Monday of the Third Week of Easter
Acts 6:8-15; Psalm 118; John 6:22-29
Today’s first reading sees the arrest of St Stephen for proclaiming the message of Christ and the Gospel. Stephen is undaunted because all that he says is being guided by the Holy Spirit and Stephen is content – so much so that “his face appeared to them like the face of an angel.” In the gospel, we have the continuation of the sixth chapter of St John and in it we see the people following Jesus because they want more of the bread that he had given them. He tells them that the bread they must work and long for is the bread of eternal life and that they must believe in him. We are called to believe in Christ even to the point of suffering for him like Stephen did.
Memorial of St Athanasius, Bishop & Doctor of the Church
Athanasius was born in 295 or 297 in Alexandria. He attended the Council of Nicaea as a deacon in 325 and impressed the Council Fathers with his defence of the divinity of Christ. He became Bishop of Alexandria in 328 and served as bishop for forty turbulent years. He fought against the heresies of the time and particularly that of Arius (that Jesus is not co-equal with the Father but created by him) and, as a result, was exiled from his diocese on five occasions for a total of seventeen years. Yet he never ceased to defend Christ and his Church. He died in the year 373. He is one of the four great Greek Doctors of the Universal Church.
Feast of Sts Philip & James, Apostles
1Corinthians 15:1-8; Psalm 18; John 14:6-14
In our first reading for today, St Paul tells us of the resurrection of the Lord and of his first appearances to his followers, among them James. The gospel tells us that we must believe in Christ in order to have eternal life and that the message of Christ is the message of God. We are called on to believe just as Saints Philip and James did and to put that belief into practice in our lives.
Very little is known about St Philip beyond the few mentions of him in the Gospels. According to tradition, he preached the Gospel at Phrygia and died at Hierapolis, where he may have been martyred. Philip was originally a disciple of John the Baptist. The St James we celebrate today is the son of Alphaeus, also known as James the Less (that is, the Younger). He was the first Bishop of Jerusalem and the author of the epistle in the Bible which bears his name. He was martyred in 62ad either by stoning or by being thrown from the top of the Temple.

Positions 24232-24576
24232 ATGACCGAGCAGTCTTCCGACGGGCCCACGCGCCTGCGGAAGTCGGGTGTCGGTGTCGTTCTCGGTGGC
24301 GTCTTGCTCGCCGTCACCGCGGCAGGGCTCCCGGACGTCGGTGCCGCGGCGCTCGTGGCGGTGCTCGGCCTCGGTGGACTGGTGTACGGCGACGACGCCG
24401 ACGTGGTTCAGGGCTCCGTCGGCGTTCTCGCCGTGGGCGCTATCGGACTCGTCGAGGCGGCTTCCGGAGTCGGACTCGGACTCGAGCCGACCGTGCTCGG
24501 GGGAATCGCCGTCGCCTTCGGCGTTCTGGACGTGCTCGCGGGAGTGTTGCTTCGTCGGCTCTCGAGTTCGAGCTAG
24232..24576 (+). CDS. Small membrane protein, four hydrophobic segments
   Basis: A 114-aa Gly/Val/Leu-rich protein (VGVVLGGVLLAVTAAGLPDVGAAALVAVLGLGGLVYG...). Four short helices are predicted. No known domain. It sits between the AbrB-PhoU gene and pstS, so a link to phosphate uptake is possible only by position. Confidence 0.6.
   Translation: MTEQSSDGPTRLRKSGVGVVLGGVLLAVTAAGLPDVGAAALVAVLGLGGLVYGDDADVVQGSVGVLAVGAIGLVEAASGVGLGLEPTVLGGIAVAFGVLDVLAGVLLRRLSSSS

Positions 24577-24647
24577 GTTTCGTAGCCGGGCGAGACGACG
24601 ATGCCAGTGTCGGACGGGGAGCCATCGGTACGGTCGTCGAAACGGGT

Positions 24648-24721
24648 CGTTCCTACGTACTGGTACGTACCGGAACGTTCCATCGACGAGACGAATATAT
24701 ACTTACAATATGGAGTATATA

Wednesday of the Third Week of Easter
Acts 8:1-8; Psalm 65; John 6:35-40
Our reading today from the Acts of the Apostles shows that the persecution of the early Church did not end with the death of the first martyr – Stephen. It increased and we are now introduced to one of the greatest of those persecutors – Saul of Tarsus. Many now leave the area but as they travel they spread the Gospel wherever they go. In the gospel text for today, Jesus speaks of himself as the bread of life and that those who believe in him shall have eternal life. Again, the readings this week remind us of what took place during the Triduum and of what has been won for us: salvation and eternal life. We are reminded to believe in Christ and in him alone.
Thursday of the Third Week of Easter
Acts 8:26-40; Psalm 65; John 6:44-51
The Acts of the Apostles today tells of St Philip and his work of preaching and baptising in the name of Christ as he travelled. On one of his journeys he meets an Ethiopian official who is having difficulty understanding some of the texts from the Prophet Isaiah. Philip travels with the official and begins to tell him about Christ as the suffering servant the official has been reading about. The official then asks for baptism. The Psalm could have been used by Philip as he travelled and preached. Today’s gospel continues the theme of yesterday’s text – Christ is the bread of life and we are all called to believe in him in order to have eternal life.
Memorial of St Angelus, Carmelite Priest & Martyr